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Netflix Accounts for How Much Internet Traffic?

Netflix may represent one of the biggest chunks of peak-period downstream Internet traffic (say that three times fast), BUT they aren't as big as you may think. Or, more accurately, as even the numbers may suggest.

A recent study by bandwidth tracker Sandvine, as reported by TechCrunch, claims that Netflix is number one when it comes to peak downstream traffic in the United States, adding that, "the streaming video service now accounts for 29.7 percent of peak downstream traffic." These numbers are pretty huge, especially considering TechCrunch estimates that web video accounts for 37% of all internet traffic. But here's where the numbers get tricky...or at least contested and put in context.

The notion that "Netflix is the net" was born out of reports claiming the video streaming service accounts for such a large percentage of global bandwidth that it's taking over the Internet "backbone." However, Forbes (and to be fair, TechCrunch does make note of this at the very bottom of their article) wants to clarify the issue and dispel the rumor that "Netflix is eating up a plurality of Internet traffic."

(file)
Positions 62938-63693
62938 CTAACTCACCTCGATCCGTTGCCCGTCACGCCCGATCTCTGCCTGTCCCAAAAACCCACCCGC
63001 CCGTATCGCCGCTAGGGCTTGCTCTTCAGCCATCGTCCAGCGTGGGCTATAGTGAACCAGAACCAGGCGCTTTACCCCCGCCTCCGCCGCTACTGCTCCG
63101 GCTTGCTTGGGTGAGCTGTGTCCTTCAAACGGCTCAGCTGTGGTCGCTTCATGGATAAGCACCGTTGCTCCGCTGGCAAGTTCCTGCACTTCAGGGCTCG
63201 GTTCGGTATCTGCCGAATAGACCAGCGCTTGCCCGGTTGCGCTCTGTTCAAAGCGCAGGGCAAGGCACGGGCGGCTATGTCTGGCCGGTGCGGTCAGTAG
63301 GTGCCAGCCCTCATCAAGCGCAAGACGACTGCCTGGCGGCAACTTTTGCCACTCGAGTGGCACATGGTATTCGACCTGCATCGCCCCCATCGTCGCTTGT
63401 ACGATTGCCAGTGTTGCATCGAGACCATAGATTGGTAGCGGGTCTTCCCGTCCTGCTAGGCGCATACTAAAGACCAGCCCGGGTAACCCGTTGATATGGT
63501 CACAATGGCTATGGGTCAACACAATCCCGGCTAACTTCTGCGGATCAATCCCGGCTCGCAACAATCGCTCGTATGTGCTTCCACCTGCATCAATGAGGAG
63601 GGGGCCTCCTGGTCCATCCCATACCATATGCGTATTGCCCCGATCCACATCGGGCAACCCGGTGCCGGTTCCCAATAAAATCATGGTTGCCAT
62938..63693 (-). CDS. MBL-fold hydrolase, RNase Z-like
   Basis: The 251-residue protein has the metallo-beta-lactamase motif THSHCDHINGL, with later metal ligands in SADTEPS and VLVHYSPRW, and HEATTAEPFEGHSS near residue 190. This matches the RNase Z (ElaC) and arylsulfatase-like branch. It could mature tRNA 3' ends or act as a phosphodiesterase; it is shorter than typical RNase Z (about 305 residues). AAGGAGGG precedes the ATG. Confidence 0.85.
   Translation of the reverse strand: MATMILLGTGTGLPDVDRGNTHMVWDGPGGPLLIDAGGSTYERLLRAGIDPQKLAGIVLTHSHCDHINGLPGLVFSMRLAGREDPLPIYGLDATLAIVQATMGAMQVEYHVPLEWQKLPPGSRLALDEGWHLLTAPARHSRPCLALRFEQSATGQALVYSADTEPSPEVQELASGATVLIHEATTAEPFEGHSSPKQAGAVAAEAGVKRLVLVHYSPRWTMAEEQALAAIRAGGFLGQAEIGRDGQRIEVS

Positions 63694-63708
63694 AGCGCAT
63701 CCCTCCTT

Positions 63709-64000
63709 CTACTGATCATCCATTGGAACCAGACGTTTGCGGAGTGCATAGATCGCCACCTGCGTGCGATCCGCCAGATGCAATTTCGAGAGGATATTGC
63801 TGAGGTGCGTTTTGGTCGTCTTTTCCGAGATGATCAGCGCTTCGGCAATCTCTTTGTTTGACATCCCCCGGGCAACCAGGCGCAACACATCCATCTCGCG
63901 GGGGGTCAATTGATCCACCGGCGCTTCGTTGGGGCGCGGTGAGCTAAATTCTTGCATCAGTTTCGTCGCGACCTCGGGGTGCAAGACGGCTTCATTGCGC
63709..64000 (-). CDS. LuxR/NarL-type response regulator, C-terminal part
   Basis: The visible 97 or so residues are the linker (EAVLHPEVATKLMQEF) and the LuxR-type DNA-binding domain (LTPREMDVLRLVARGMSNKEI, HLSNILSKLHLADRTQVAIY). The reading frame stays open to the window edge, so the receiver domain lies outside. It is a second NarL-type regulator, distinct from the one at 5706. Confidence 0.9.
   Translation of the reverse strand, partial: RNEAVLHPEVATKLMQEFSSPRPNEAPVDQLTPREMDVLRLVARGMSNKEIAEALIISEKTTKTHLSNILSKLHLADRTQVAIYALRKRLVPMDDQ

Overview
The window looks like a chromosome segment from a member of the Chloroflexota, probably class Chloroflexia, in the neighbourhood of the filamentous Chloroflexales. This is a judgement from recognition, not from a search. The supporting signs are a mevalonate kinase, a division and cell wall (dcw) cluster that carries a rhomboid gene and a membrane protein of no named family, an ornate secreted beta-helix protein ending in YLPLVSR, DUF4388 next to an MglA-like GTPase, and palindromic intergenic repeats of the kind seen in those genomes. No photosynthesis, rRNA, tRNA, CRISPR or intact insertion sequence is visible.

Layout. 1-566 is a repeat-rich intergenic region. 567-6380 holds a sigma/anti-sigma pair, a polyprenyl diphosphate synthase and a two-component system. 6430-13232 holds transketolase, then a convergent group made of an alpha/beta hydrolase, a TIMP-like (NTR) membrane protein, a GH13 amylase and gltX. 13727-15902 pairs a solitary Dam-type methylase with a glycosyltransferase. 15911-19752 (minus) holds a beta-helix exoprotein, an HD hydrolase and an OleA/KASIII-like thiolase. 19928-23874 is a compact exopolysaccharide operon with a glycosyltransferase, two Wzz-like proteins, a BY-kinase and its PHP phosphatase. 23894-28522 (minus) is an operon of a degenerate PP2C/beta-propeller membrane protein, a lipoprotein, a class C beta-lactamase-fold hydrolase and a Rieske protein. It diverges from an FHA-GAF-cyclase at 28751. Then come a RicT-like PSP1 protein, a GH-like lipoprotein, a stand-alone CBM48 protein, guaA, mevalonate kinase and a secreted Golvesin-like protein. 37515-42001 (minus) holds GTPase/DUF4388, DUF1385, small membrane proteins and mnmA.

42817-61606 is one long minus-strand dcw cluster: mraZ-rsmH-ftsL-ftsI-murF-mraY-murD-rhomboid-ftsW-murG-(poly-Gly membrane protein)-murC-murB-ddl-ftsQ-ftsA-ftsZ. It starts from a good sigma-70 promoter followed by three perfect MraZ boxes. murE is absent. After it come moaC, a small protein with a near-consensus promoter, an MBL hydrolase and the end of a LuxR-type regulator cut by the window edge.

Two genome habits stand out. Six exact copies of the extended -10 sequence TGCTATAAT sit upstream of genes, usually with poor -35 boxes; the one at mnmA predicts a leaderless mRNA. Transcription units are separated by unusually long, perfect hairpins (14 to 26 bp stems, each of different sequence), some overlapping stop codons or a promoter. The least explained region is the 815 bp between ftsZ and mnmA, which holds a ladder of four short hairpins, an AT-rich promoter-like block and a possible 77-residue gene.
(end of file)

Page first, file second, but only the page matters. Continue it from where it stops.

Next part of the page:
Forbes claims that Netflix actually uses very little of the overall Internet traffic, and instead uses a method that allows them to replicate and cache their content in data centers across North America. What does that mean? By caching their content in local data centers, Netflix is able to reduce its effect on the actual Internet backbone. Bruce Upbin at Forbes says it best: "To clarify, Netflix is small part of overall Internet traffic but a big part of last-mile traffic."

This clarification is an important distinction and serves as an optimistic way to view Netflix's domination of the web. Not only are they minimizing their impact on the "true internet backbone," but they are also able to minimize costs incurred by using these local data centers (with the savings, and quality, hopefully benefiting the customers).